Degrees Of Visibility

ON VIEW NOW at Pitzer College Art Galleries, September 14–December 6, 2019, click for information
Click here for programming

“Weak, False and Filled with Holes,” with Elizabeth Webb, 1 of 3 takeaway newspapers produced alongside the exhibition, this one discussing Charlottesville, Virginia and the resistance to desegregation after Brown vs. the Board of Education.
“Weak, False and Filled with Holes” (2018), written with Elizabeth Webb, 1 of 3 takeaway newspapers produced alongside the exhibition, this one discussing Charlottesville, Virginia and the resistance to desegregation after Brown vs. the Board of Education.

Building upon the eighteen years of Hunt’s Correction Documentary Project, “Degrees of Visibility” is a large body of landscape studies that look upon the spaces that surround prisons, jails and detention centers throughout all 50 U.S. states and territories. Each is shot from a publicly accessible point of view how those spaces show and conceal punishment and the growing scale of mass incarceration. Sitting at the limits of what a photograph can describe, each image is shot from a publicly available point of view and titled according to the number of people who are imprisoned but concealed within that landscape. The images focus less upon what each prison looks like or the visual state of its prisoners, and more upon how they are hidden, sitting among different forms of land use, geographies, and the histories of control and rebellion they hold — wondering if there is a politics of visibility that makes mass incarceration possible.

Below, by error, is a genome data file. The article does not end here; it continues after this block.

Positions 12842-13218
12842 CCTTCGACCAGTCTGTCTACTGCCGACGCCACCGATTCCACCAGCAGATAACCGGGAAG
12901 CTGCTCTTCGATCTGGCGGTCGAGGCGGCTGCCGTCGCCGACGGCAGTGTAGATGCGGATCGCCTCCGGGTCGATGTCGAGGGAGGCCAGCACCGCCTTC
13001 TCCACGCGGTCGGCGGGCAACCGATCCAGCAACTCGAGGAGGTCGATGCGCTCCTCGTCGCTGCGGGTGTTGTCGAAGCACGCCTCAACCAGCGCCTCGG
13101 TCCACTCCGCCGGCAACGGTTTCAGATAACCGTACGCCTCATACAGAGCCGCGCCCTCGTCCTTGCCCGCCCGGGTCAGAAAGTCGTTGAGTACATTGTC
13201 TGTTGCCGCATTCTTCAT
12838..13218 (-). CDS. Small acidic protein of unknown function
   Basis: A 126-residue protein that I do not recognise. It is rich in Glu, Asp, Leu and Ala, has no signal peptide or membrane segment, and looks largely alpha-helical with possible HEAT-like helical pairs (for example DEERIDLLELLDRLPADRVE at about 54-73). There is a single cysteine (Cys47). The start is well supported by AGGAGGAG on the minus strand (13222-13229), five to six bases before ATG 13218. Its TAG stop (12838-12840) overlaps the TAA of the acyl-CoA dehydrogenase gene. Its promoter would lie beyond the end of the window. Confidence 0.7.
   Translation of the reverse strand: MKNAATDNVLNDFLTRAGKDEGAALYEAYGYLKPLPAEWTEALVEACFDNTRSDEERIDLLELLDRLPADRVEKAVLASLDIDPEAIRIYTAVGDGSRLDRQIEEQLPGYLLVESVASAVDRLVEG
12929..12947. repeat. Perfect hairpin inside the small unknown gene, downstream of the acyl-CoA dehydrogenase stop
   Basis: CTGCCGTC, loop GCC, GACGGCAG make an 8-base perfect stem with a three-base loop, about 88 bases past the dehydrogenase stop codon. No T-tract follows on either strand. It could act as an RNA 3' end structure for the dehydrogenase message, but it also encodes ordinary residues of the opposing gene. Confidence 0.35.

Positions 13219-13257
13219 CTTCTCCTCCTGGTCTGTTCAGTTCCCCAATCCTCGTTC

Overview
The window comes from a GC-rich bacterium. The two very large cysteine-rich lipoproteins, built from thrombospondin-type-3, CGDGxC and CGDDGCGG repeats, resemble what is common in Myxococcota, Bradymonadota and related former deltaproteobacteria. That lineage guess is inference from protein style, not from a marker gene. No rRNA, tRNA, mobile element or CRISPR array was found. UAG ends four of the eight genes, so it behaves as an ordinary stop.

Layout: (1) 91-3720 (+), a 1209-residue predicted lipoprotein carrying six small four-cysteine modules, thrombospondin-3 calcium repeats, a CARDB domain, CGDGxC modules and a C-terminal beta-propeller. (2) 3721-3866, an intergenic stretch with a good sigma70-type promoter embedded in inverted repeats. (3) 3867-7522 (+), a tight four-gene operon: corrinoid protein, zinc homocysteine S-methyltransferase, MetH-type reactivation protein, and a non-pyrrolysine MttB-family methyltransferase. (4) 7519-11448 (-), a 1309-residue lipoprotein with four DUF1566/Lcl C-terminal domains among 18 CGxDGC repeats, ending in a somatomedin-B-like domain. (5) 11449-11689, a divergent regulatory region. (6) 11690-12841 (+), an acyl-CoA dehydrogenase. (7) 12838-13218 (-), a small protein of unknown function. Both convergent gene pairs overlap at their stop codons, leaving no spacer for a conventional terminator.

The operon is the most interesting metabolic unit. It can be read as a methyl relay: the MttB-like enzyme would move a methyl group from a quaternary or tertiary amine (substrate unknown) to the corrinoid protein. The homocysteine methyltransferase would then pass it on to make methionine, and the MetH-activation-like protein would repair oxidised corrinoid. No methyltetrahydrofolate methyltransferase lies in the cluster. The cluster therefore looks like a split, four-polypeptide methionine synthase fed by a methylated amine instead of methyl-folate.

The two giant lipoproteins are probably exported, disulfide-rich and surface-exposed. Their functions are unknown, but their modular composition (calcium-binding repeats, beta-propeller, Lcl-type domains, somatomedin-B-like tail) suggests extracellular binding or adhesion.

Writing on Degrees of Visibility

The New York Times, Sabine Heinlein

THE Magazine, by Hatty Nestor

Santa Fe Reporter, by Iris McLister

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24700 Blog, by Jamila Reddy

WonderRoot Blog